This month we are super excited to be going behind the scenes of the world of Drag Improv with two of the biggest acts on the scene – Dragprov and The Bareback Kings. Every week we are going to talk to both groups to find out just how much goes into creating a successful set of shows
This afternoon, we talk to an act that are making a strong mark in both the improv and comedy world – Dragprov Revue . They have had raving reviews for their shows (including a five star one from The Phoenix Remix ) and back in 2018 we even awarded them Act of The Year in The Phoenix Remix Awards.
This is an act that have since then gone into first gear and wowed audiences up and down the United Kingdom with their extreme talents and even host their own monthly show at the London Improv Theatre. It has been a long time since I have had a really in depth interview with the duo so it was very exciting when the idea to celebrate them for a month came along! In the second part of the interview we talk about how the world of Eaton Messe and Christian Adore were actually created and brought to life…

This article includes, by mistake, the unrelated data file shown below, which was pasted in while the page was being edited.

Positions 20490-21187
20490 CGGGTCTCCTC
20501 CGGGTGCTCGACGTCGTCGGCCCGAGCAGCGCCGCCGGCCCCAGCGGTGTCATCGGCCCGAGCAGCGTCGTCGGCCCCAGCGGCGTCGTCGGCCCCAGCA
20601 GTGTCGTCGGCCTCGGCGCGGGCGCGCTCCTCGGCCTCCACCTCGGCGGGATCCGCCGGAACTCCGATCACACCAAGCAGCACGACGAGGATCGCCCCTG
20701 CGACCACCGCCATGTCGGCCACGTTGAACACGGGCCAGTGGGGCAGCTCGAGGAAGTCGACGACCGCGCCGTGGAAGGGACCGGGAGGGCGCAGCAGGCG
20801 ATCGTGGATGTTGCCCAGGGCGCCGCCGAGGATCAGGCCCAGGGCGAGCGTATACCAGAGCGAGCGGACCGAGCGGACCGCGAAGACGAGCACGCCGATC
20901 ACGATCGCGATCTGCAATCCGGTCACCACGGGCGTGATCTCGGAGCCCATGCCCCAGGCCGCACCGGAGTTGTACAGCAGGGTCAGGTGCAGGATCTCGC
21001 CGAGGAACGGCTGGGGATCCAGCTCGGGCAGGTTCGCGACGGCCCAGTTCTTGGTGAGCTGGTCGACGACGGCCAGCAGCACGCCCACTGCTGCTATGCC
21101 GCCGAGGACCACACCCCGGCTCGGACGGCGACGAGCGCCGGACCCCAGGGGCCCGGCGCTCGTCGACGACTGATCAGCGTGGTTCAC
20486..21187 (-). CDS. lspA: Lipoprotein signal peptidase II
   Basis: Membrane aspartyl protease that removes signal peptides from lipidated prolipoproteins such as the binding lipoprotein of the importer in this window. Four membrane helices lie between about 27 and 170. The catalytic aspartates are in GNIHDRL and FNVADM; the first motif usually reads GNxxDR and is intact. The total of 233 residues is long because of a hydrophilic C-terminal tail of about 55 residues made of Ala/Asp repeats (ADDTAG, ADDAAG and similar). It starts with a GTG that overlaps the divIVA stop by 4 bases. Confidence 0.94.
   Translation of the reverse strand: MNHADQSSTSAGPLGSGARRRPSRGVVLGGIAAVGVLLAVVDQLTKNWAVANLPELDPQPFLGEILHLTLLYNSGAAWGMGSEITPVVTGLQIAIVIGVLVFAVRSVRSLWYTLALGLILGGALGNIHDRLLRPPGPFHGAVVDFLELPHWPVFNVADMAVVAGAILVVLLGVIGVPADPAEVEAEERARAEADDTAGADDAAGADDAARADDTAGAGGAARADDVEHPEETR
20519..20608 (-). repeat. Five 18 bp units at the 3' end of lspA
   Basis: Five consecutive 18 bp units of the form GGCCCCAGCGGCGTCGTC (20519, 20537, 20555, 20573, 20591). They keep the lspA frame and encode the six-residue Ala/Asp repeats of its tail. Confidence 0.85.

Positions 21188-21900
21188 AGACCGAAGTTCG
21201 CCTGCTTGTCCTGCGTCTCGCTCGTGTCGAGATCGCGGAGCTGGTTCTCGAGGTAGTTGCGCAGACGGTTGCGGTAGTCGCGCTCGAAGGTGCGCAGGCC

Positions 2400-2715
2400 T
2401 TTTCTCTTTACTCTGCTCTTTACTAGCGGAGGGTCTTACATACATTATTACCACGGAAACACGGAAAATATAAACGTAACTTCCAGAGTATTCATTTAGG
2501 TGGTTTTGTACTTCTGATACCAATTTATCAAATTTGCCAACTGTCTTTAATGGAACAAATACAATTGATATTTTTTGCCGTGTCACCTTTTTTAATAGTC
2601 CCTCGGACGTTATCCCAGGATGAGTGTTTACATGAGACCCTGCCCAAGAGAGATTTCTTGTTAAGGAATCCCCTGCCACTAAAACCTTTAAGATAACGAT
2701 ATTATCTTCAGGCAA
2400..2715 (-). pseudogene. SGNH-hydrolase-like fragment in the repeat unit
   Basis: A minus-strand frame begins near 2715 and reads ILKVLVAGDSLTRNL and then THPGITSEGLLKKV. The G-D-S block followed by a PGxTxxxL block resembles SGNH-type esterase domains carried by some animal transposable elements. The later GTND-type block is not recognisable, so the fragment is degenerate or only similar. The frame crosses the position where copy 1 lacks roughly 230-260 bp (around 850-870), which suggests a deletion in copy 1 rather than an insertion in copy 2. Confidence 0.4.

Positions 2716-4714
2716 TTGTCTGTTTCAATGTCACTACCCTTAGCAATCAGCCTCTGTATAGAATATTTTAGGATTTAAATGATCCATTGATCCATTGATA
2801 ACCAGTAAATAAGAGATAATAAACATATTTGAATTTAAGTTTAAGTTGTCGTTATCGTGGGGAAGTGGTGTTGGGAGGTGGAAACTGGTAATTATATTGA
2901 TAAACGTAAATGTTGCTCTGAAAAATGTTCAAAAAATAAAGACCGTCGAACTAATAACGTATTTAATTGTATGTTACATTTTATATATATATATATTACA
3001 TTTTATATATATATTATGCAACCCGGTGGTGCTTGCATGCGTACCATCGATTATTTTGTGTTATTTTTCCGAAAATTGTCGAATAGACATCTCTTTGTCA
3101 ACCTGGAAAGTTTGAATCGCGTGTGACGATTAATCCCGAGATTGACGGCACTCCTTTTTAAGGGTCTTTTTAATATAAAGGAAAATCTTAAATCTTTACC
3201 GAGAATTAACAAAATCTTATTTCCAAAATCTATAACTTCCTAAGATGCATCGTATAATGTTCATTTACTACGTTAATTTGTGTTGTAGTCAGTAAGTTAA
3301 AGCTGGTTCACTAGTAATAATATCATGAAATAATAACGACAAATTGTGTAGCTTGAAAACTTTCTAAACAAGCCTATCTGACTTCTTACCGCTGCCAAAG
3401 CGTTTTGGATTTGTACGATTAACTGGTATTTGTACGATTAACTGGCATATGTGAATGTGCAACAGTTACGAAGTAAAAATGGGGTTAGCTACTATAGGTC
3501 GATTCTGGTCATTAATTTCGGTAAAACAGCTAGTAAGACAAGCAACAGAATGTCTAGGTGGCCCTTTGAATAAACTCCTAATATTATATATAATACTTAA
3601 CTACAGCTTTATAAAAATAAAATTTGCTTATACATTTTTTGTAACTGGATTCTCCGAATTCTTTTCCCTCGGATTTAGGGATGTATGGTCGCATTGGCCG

Do you remember your first show you did with drag? How were you feeling beforehand and how did the show go?
The chance to try out the combination of drag and improv came when a friend of ours organised a small cabaret show, in a basement in Shoreditch (of course). They put a call out on social media asking if any of their friends wanted a spot to try out new things, and it looked like the perfect opportunity to give Dragprov a whirl! Very chill, just a 15-20 minute set, no big repercussions if it didn’t work. So we trotted on down to London (at the time we were both Oxford-based), and got into drag in a toilet of the bar upstairs. We were nervous, but excited, and were mainly approaching the thing with an attitude of ‘let’s just have a good time and see what happens’. As it turns out, it went amazingly, and everyone was really enthusiastic about the act and what it could become. So here we are!